Computer selection

<p>I was thinking, will I NEED a laptop for College, or will making my own computer suffice (as in a tower, monitor, speakers, etc?). Because I figured I could make a super bad-ass computer (6 core, 6 gigs ram (maybe more, though I won't need it)) as opposed to buying a mediocre laptop :/</p>

<p>Having a desktop is fine provided you think you're only going to study in your room and you plan on only taking paper notes. Frankly, I always found working in my room to be too distracting, so I studied in the library, and then it was nice to have a laptop because particularly during finals or other peak study periods the libraries and computer labs were packed and every computer station was in use. </p>

<p>You might think about it this way: You don't NEED a laptop, but you don't NEED a super bad-ass computer for college either. This isn't going to be your forever computer or your primary gaming machine or anything like that. It's a functional computer for papers and studying and academic stuff, with maybe some facebook thrown in. After you graduate is the time to build your own computer, when you're settled and don't have to worry about storing a custom built computer over the summer. I'd go for the laptop for versatility's sake.</p>

<p>I don't have a laptop, and I've never been unable to get a computer in a library to work on (though I have had to go to a couple of places to find one before). This will depend on the college you are going to, and if it's one which has an active forum here, you could try asking there.</p>

<p>I would go with a laptop. I'm required to have my laptop in some of my classes, such as Econ for online experiments & quizzes. The super bad-ass desktop won't help you in that scenario. You really don't NEED a super-bad ass computer, regardless...this computer doesn't need to last you forever, just for the next few years.</p>

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The super bad-ass desktop won't help you in that scenario.

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<p>The free-to-rent laptops at the library might.</p>

<p>YMMV based on school.</p>

<p>Desktops are harder to steal, find a cheap one to minimise risk.</p>

<p>If I were you, I'd go ahead and build that bad-ass desktop. You really want one, and chances are, it'll cost much less than a good laptop (with 1/4 the power).</p>

<p>However, for those few cases where portability will matter, I suggest you drop $250 on a netbook.</p>

<p>I originally had one $1000 laptop that worked for me, but I wanted a lot more power -- full four cores with hyperthreading. So, I built myself that desktop for $600. I figured my Thinkpad T500 was too heavy to lug around everywhere, so I purchased an Asus EeePC for $260. I haven't really used my old laptop since. The gap between a desktop and a netbook is quite tiny.</p>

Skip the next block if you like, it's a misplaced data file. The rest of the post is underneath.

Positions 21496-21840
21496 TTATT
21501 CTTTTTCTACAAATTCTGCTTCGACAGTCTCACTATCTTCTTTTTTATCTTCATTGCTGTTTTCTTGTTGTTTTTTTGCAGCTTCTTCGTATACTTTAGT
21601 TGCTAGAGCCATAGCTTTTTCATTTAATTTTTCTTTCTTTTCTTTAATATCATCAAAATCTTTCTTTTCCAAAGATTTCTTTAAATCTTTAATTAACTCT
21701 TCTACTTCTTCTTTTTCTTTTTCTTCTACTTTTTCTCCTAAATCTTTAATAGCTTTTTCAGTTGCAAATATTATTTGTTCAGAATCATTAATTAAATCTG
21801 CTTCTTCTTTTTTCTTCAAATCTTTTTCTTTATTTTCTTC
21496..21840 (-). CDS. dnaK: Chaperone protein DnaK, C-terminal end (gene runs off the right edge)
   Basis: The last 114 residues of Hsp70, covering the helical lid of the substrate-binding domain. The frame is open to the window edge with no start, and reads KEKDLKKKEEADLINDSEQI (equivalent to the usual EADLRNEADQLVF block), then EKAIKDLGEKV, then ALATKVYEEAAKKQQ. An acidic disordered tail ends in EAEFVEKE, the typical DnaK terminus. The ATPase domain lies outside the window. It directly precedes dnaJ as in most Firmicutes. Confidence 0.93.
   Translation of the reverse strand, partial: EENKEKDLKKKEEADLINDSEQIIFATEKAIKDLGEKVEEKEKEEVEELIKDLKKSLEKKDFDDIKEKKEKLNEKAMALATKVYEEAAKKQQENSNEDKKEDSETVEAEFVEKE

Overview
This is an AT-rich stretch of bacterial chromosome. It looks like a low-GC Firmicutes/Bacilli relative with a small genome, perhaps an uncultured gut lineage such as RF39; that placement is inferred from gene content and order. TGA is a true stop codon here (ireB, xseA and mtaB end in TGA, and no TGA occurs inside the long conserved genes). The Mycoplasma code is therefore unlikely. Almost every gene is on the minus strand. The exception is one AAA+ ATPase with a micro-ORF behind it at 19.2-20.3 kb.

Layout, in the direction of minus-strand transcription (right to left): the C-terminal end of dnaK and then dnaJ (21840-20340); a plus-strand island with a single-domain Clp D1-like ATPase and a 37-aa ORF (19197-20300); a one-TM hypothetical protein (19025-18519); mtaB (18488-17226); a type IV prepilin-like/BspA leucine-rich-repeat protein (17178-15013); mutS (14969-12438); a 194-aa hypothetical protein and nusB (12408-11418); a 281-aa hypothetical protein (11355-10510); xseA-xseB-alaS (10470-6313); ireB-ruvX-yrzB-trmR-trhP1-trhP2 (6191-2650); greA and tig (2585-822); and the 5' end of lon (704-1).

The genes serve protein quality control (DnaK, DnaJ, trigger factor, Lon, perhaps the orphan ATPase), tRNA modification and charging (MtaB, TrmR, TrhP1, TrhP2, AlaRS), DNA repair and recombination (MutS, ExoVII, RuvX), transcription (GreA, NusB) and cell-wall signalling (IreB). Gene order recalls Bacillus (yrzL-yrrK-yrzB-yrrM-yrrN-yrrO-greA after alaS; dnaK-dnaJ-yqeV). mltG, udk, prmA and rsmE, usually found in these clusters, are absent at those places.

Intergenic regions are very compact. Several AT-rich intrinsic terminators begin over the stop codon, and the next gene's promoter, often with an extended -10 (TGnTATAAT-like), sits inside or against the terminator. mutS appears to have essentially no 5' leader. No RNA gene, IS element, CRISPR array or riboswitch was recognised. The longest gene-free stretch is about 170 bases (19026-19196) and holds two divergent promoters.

<p>Thanks for the input guys.</p>

<p>@Excell blue: The only problem is that my budget is kind of small. I don't want to spend too much on computers. I mean, I was expecting the 6 core to last a long time (I mean, it will cost close to $700 or so), if I got one, but I don't want to buy a 6 core AND a laptop.</p>

<p>I think I'll just sit with the cheapest duo core laptop or so (with 4 gigs of ram).</p>

<p>Do not buy anything you will cry over if it gets stolen.</p>

<p>Well, I will cry over anything that get stolen, even if I buy a $250 laptop. :(</p>

<p>Isn't there a program that tracks a laptop if it gets stolen? My friend told me about it, saying that the chances you will get your laptop returned to you is laughable if you lose it.</p>

<p>But I know what you mean.</p>

<p>OnStar for laptops? No, not worth it. This is especially true when most police departments refuse to help.</p>

<p>To be quite honest, if I were you, I'd cut down the desktop to $500. Lots of RAM is useless unless you actually use it. Also, IMO, while six core will last a while, it'll be cheaper for you to purchase a quad-core processor now and upgrade two years later when you feel it's necessary. Chances are, however, that the quad core in a desktop will last you all four years. Just remember that even with 4GB RAM and a quad-core processor, your desktop most likely still beats out a $3000 laptop in specs.</p>

<p>If you budget is really $700 total, the laptop you get is likely going to be pretty bad and need upgrading pretty soon anyways.</p>

<p>Well, actually, I don't exactly have a budget. It's more like my parents say that if I want to make a 6-core, they don't want me wasting my money on a laptop too. If I get a laptop... no need for a 6-core.</p>

<p>We actually found a $400 duo core laptop with 4 gigs of ram, I mean, it won't outperform a 6 core.. but it'll get the job done.</p>